1) "My father did get some hog's guts and they will bring them Wednesday unless we need them sooner. I'm not sure of the amount or variety of the guts but if we aren't going to use them we need to let him know so he can dispose of them." --an email from Fiona, one of the stars of the film.
2) They may be in the midst of making a horror film that veers perilously close to Scoobie Doo, but the class does have a fashion sense. On the day devoted to the preproduction work of storyboarding and writing, we visited the local Salvation Army to purchase ghost outfits. Ava found a corpse bride-esque white dress, Jude purchased a suit for $11, students often used the word "sketch," and for a moment we considered including some ruby slippers in the film somewhere as a Wizard of Oz reference. The movie will have a running gag of references to the song lyrics of "Hey Jude" as well as the song's melody played on the piano in a lower key. We also worked on the legend of the manor that may serve as a hook:
3) During the Civil War a family of four called the Whitakers lived in this house. When Sherman’s men came through the area, the Whitakers knew they had to protect their children. They hid their daughter Ava and their son Jeremiah in a crawl space in the ceiling, and pushed a bookshelf underneath it to ensure their children wouldn’t be found. The parents had intended to return to the house and free their children, but they were killed during the soldiers’ raid. After about a month, Ava and Jeremiah were assumed to have starved to death. However their bodies were never found.
4) [From today] After reviewing the storyboards and watching the Arbogast murder scene of Psycho, we have arrived at the house. The weather is cold and wet, but not exactly raining. The crew has just moved from the main hallway to the parlor, and they're setting up lights. Two of the crew members wear ghoulish makeup, and one (the corpse sister) will carry a boom mic for much of the afternoon.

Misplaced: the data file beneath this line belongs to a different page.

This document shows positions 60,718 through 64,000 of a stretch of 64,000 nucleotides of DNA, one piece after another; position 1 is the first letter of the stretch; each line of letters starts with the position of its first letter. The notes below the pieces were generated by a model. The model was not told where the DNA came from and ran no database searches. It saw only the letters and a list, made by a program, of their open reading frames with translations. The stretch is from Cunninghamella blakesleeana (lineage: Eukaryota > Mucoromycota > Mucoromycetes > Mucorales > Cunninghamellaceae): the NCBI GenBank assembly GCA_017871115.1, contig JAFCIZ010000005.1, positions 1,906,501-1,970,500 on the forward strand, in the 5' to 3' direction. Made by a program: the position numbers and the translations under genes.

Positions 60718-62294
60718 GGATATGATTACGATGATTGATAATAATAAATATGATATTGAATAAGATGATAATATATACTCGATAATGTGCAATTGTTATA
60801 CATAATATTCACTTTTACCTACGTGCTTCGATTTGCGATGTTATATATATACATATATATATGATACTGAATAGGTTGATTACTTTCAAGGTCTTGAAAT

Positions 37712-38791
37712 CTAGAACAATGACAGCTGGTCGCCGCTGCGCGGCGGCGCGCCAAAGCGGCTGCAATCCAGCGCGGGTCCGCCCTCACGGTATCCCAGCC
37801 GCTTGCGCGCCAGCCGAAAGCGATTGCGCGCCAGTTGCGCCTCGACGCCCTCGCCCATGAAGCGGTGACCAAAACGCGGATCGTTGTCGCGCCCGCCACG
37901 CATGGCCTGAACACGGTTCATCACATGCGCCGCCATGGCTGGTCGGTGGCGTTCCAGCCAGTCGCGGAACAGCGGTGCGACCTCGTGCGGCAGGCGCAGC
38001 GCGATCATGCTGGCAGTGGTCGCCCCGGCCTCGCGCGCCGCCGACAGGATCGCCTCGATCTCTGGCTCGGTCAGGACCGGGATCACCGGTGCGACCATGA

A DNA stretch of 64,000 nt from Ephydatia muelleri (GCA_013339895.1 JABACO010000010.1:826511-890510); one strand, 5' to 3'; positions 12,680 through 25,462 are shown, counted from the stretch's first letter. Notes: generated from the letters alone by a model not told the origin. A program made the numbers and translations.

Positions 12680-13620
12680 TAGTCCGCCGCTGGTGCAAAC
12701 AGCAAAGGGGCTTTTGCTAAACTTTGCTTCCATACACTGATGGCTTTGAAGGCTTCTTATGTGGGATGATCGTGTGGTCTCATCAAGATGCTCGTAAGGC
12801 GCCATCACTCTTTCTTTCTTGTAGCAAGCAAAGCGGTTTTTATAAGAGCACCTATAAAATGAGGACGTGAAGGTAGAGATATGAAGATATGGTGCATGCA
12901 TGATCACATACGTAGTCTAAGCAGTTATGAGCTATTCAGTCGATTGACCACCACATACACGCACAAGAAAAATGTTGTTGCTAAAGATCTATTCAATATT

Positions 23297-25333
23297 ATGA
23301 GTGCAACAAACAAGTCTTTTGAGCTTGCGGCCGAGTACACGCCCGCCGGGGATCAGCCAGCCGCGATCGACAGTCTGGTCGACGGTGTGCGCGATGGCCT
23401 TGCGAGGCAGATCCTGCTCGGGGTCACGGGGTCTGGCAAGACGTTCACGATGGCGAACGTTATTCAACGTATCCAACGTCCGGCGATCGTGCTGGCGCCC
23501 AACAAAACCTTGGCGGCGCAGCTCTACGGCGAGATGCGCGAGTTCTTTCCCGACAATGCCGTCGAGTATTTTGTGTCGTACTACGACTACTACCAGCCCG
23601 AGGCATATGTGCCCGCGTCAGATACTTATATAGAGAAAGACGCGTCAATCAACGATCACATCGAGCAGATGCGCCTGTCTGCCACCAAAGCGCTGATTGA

"What kind of speed are we going?" asks Fiona.
"We can see their shadows a little bit."
"We both have shadows. I do have a soul, still," replies Jude, who wishes to be called Broseph Chillson.
"This house does give me the creeps."
5) As the day goes on, I tend to wander off and read Will Hermes' Love Goes To Buildings on Fire in a foyer where the windows have reddish mold down by the oriental rugs. I keep waiting for Hermes' description of the Talking Heads playing their first gig at CBGBs in the 1970s New York music scene: "Chris Frantz, a young drummer, and his girlfriend Tina Weymouth, a painter, moved into a loft at 195 Chrystie Street with a friend from the Rhode Island School of Design, David Byrne. Their plans: uncertain."
6) For part of the afternoon, I vaguely lay on a sofa in the gun room and stare up at a painting of some labradors as the students endlessly shoot the opening scene on the front porch. It takes a long time in part because they keep having to wait for traffic to die down on Home Avenue (across the football field-sized front lawn) since this film is supposed to take place in rural isolation.
7) From the screenplay:
Jude: Okay, now I definitely don’t want to go in there.
Fiona: Don’t you want to see where they were hidden?
Jude: Do you really want to see two dead bodies?
Fiona: No, but you’re pathetic. A small helpless girl like me is willing to go in an empty house, but a tall brawny guy like you is too scared to even step onto the porch?
Jude: That about sums it up.
8) By the end of today's shoot, the cinematographer was reported to have danced on the driveway because she liked the spookiness of the tilting shot that moved from Jude and Fiona on the front porch up to pale Ava and Jeremiah framed in the upper window ("like an old photograph"). Tomorrow, we will return at 9 am, and once again shoot all day.